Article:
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August Treboniu Lauarian

AUGUST TREBONIU LAURIAN (1810-1881) Transylvanian Romanian scholar, historian, and linguist, son of a Greek-Catholic(Uniate) priest. He was well-educated in German schools in Sibiu and the Piarist gynasium inCluj, followed by studies at the University and the Polytechnical Institute of Vienna and also atGöttingen. He was named a professor at the St. Sava School in Bucuresti (1842), where he stoodout as a teacher. During this time, he became close to Nicolae Balcescu, with whom he edited and published the first pan-Romanian historical journal, the Magazin Istoric Pentru Dacia (1845). The journal's articles on national history stressed and promoted the basic Romanian nationalist views on the antiquity, continuity, and unity of the Romanian people in Transylvania, Moldova, and Muntenia. Laurian also joined Balcescu and others in various nationalist and revolutionary societies, including Fratia (1843) and the Literary Association (1845).

On Balcescu's urging, when 1848 broke out, Laurian returned to Transylvania where hebecame one of the foremost mobilizers and leaders of the Transylvanian movement. He helped organize the national assemblies at Blaj in 1848 and participated in the drafting of the revolutionary manifestos of the Transylvanian Romanians.

On April 26/8 May, 1848, he took part in the Sibiu meeting that planned the great Blaj gathering on the Field of Liberty in May. Laurian (along with Simion Barnutiu) also addressed the pre-session on May 2/14 that set the tone for the Blaj assembly. On the following day, he and George Barit supported and expanded on Barnutiu's keynote address. Laurian served as the secretary of the gathering and in the drawing up of the 16-point Blaj Program. He was subsequently chosen as a member of the Romanian permanent national committee, headquartered in Sibiu, and of the delegation that carried the Romanian manifesto to the emperor.

After the outbreak of the Muntenian revolution in June, Laurian also served as thecoordinator of relations between the Transylvanian and Muntenian Romanian movements. More than most of the Romanian leaders, he believed it would only be through concerted action by Romanians in all regions that the Romanian cause would stand a chance of success. He was briefly arrested in Sibiu in August 1848, but freed after eight days by a peasant uprising. In September, he participated in the Third Blaj assembly, which decided to move to armed struggle. As a member of the Committee of Pacification selected at this meeting, Laurian continued to beone of the principal leaders of the Transylvanian Romanian 1848 and one of its prime negotiators with the Hungarians.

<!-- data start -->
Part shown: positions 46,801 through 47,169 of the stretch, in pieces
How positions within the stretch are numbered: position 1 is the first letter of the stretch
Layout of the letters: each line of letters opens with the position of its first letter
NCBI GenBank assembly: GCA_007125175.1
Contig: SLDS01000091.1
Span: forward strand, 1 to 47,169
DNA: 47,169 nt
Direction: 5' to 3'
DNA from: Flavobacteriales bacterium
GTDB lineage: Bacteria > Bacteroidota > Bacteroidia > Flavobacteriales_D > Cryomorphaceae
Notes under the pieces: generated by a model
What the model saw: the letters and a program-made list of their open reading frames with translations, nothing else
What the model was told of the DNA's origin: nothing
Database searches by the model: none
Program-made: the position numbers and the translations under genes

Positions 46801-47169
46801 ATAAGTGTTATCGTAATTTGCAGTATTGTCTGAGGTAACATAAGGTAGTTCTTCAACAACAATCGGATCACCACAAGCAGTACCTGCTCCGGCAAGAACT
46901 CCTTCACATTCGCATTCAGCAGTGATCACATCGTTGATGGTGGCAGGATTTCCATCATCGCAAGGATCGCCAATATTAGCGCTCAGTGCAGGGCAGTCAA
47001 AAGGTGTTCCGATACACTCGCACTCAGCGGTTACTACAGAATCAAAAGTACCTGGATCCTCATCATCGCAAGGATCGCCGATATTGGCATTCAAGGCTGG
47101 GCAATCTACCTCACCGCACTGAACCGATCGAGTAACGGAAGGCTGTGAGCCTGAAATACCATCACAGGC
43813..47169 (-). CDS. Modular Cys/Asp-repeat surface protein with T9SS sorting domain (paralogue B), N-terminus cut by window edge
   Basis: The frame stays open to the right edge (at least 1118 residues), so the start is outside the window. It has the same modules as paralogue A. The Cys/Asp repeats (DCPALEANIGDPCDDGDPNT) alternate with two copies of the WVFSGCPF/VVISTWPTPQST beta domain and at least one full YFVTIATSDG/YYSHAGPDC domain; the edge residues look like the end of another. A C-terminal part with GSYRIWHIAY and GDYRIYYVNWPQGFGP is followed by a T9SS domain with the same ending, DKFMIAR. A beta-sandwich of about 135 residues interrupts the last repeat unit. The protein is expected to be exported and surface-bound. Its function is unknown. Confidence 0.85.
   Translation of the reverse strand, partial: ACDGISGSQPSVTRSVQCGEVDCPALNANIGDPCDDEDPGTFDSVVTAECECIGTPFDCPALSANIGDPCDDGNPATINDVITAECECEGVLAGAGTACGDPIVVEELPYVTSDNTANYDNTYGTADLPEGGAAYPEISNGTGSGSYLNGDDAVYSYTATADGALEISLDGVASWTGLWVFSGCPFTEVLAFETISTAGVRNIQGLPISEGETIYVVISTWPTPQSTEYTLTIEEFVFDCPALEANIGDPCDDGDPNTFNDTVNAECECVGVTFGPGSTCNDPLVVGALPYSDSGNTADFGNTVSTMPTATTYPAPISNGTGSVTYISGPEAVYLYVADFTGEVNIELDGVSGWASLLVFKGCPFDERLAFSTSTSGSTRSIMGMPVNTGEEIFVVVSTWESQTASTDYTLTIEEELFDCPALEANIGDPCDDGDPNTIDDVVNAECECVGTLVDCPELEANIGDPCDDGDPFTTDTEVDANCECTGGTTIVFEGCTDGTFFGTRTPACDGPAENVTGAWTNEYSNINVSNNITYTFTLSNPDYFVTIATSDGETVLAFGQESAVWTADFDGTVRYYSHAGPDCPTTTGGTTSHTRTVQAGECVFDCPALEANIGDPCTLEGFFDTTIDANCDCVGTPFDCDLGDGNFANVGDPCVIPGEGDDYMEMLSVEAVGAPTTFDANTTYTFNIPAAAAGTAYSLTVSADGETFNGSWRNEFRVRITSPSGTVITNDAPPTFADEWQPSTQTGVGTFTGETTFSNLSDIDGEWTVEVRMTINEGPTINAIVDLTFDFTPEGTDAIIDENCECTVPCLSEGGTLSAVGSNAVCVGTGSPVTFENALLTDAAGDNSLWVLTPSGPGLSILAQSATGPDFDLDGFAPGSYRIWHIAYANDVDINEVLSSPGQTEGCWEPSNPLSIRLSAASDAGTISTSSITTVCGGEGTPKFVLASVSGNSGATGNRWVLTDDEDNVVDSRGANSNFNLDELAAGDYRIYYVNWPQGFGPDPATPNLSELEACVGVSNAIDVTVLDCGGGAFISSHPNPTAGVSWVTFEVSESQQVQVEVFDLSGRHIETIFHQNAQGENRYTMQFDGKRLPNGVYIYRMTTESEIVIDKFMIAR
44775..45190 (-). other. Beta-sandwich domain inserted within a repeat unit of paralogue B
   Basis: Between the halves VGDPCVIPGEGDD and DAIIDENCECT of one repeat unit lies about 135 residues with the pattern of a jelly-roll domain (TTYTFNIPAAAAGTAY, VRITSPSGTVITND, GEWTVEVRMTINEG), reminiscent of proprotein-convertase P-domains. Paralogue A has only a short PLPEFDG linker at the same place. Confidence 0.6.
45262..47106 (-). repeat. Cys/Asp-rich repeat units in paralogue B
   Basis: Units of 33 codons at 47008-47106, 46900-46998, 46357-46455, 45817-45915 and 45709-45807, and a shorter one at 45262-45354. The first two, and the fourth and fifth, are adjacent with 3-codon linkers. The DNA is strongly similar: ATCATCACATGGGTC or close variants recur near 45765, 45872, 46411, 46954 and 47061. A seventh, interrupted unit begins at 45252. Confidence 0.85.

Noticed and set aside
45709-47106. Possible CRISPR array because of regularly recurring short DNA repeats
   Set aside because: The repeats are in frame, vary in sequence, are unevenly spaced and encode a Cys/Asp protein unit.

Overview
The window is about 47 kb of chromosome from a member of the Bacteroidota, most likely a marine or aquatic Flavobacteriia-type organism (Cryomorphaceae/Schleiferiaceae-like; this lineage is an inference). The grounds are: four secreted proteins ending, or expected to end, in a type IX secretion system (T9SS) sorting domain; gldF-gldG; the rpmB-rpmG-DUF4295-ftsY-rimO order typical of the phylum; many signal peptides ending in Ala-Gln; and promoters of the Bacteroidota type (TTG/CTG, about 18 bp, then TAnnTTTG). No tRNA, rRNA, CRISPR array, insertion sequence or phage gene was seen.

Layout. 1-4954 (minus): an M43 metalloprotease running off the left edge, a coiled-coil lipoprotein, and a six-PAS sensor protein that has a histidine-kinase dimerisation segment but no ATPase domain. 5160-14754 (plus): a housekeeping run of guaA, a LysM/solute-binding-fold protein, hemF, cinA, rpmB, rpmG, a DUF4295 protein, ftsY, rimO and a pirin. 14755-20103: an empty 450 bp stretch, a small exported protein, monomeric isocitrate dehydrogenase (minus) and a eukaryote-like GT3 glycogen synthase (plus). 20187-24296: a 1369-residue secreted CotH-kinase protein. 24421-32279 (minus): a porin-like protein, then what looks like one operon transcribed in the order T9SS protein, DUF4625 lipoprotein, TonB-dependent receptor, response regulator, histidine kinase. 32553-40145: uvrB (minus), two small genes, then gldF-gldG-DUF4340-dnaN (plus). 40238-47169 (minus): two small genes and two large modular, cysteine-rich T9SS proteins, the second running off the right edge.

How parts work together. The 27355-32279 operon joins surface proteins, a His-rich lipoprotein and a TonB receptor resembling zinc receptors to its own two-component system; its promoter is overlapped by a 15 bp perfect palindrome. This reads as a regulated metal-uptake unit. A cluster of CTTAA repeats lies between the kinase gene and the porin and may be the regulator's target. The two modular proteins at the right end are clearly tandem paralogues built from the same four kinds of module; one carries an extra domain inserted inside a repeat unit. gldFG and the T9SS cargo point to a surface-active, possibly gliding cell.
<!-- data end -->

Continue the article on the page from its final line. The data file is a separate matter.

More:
The successes of the Magyar armies under Bem in December 1848-January 1849, resulted in Laurian's being sent to Vienna to defend Romanian interests in the context of a new program of preserving the Habsburg Monarchy through the creation of autonomous ethnic states within the Monarchy. This meant formation of a Romanian state (Daco-Romania) through the unification of Romanian-majority regions in Transylvania, Banat, Maramures, Bucovina, and the Hungarian plains border. The imperial regime was not receptive; Laurian felt that its only concern by this point was to refashion again the chains which had bound the Romanians of the Empire before 1848.

Following the defeat of the Revolutions of 1848, Laurian continued to carry out extraordinary publicistic and scholarly efforts in Vienna. He resumed publication of the Magazin Istoric Pentru Dacia, lectured widely, and published the premier collection of documents related to the Romanian 1848.

In 1852, at the call of the new reformist prince of Moldova, Grigore Ghica, he served (until 1858) as inspector general of education. In 1859, he returned to St. Sava in Bucuresti to teach, serving at the same time as director of the National Libraries and in the education ministry. When the University of Bucuresti was founded in 1864, partly at his instigation, he was named as a professor of the history of classical literature and the head of the faculty of letters (until 1878).

He was a founding member of the Romanian Academy in 1866, serving as its secretary general and also twice as president. At the charge of the Academy, Laurian and I. C. Massim edited the first comprehensive Romanian dictionary and glossary (1871-1876), an effort that was roundly critized for excessive latinizing of the Romanian language and whose exaggerations contributed to the eventual triumph of the view that Romanian lexicography should follow the language as it was actually used. As a result, he generally withdrew from public life, though following the death of A. Papiu-Ilarian in 1877, he did assume the presidency of the Transylvanian Society that had been formed in 1867 to combat and protest the establishment of the Dual Monarchy.

Laurian was regarded as one of the principal "apostles of Romanianism," and his writings served as guide and instructor to much of the younger generation of Romanian nationalists from the 1840s onward. He was not only a leading light of the Romanian 1848, he was also its first historian. He was an able continuer of the traditions of the Transylvanian School; with Mihail Koganiceanu and Nicolae Balcescu, he was a founder of the modern study of the Romanianhistorical tradition; and he was a major exponent of the Roman heritage/Latinizing language emphasis that had such great influence in Romanian culture before 1878.
Paul E. Michelson


A. T. Laurian, Die Romänen der Österreichischen Monarchie, 3 vols. (Vienna, 1849-1851).

Ilie Popescu Teiusan and Vasile Netea, August Treboniu Laurian (Bucuresti, 1970).

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